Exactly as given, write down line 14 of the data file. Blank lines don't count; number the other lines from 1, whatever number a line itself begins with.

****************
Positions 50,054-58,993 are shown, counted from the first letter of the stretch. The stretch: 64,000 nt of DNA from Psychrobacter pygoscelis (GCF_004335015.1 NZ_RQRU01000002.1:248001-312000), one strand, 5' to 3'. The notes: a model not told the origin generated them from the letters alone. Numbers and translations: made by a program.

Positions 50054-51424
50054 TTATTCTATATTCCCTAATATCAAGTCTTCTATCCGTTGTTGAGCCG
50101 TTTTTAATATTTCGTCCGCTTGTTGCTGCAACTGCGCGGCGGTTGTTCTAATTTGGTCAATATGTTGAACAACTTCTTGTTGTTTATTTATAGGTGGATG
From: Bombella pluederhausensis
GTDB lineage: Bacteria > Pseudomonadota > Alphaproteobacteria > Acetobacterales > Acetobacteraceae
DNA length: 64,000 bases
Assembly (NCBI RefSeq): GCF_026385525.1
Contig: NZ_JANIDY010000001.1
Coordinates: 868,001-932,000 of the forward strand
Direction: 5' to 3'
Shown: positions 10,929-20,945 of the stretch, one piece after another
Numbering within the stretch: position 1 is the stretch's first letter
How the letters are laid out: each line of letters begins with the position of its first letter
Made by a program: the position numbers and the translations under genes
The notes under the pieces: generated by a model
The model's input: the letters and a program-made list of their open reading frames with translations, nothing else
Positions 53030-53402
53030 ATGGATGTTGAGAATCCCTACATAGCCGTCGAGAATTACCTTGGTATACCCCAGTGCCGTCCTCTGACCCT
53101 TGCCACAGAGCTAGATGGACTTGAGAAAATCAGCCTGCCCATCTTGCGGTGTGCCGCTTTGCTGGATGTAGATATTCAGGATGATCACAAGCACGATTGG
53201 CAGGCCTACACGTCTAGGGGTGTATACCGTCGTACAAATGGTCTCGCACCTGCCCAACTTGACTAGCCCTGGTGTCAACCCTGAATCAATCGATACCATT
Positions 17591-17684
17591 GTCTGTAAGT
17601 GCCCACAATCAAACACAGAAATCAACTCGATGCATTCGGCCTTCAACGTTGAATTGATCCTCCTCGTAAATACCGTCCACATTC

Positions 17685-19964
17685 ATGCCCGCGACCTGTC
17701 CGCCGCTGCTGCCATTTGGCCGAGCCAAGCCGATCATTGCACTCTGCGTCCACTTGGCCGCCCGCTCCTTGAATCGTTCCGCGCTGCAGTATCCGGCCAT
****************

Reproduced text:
How the letters are laid out: each line of letters begins with the position of its first letter